inevitable merger, there will also
come a uniformity and unity blend-
ed from the finest in all civiliza-
tions and cultures," Avrunin .de-
clared. "It won't happen for at
least 2,500 years, though." he be-
All races, colors, and religions will
contribute to the universal family,
he continued. Racial or color dis-
tinctions will be unknown, and re-
ligious beliefs will be a blend of the
best of doctrines of Christianity,
Judaism, Buddhism, and kindred
faiths. Discussing a particular as-
pect of Judaism, Avrunin advocated
an extention of Zionism, believing
that in its development it may con-
tribute a small but mighty addi-
tion to the cultural achievement.
When asked what will happen
after the single international fam-
ily has been developed, Avrunin re-
marked, "I fear for the conse-

an Associated. Press dispatch re-
vealed yesterday.
He will assume the presidency of
the American State bank in Detroit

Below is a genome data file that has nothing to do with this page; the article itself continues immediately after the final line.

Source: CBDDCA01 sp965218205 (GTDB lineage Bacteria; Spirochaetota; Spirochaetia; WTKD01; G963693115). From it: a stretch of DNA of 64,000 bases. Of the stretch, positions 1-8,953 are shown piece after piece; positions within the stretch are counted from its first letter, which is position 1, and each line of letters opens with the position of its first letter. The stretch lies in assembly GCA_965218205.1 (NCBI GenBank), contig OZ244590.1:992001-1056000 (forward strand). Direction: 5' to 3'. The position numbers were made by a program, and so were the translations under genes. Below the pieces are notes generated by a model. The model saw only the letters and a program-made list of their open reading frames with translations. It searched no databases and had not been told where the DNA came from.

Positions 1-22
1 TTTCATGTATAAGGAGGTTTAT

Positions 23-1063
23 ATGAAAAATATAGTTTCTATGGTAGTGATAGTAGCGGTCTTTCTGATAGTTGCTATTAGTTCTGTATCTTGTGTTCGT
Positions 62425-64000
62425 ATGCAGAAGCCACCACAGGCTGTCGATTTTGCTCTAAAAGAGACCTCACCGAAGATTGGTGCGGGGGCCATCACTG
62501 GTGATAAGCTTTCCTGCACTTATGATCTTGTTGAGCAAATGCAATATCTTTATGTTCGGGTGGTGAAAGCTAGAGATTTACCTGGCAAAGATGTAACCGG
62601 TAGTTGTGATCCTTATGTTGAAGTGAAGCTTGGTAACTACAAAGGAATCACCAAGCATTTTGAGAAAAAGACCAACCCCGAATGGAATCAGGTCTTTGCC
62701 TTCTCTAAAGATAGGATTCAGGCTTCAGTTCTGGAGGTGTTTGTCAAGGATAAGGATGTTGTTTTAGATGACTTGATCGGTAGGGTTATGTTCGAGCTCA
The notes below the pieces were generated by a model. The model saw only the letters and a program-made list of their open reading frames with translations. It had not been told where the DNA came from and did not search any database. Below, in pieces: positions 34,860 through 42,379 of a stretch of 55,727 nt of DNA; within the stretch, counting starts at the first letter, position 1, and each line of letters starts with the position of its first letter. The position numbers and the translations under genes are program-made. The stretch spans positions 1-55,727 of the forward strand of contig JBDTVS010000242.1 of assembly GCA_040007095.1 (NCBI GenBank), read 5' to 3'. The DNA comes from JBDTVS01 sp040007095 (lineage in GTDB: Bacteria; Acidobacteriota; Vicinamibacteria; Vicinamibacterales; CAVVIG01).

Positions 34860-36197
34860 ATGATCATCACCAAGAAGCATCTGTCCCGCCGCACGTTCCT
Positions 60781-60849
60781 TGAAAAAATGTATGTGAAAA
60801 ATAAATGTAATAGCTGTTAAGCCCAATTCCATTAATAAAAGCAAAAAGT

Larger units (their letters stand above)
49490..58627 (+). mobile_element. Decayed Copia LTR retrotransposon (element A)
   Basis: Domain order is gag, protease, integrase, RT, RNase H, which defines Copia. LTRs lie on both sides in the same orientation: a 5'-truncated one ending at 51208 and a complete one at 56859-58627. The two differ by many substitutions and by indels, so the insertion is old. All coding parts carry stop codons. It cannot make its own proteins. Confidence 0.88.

on Wednesday, bank officials in De-
troit said yesterday. No successor
to Reichert has been decided upon,
Governor Brucker said. -
Reichert, who served four years
as a commissioner, succeeds)
Robert Allan, retiring president,
who has been associated with the
bank for the last 12 years.
Commenting on Reichert's resig-
nation, Governor Brucker issued
the following statement:
'It is with extreme reluctance and
regret that I accept the resignation.
Commissioner Reichert has served
four years during the most trying
period in the banking business,"
adding that it would be "difficult"
to name a successor.
Unusuali Snow Storm
Causes Auto Mishaps
Exceptionally deep snowfall over
the week-end resulted in the oc-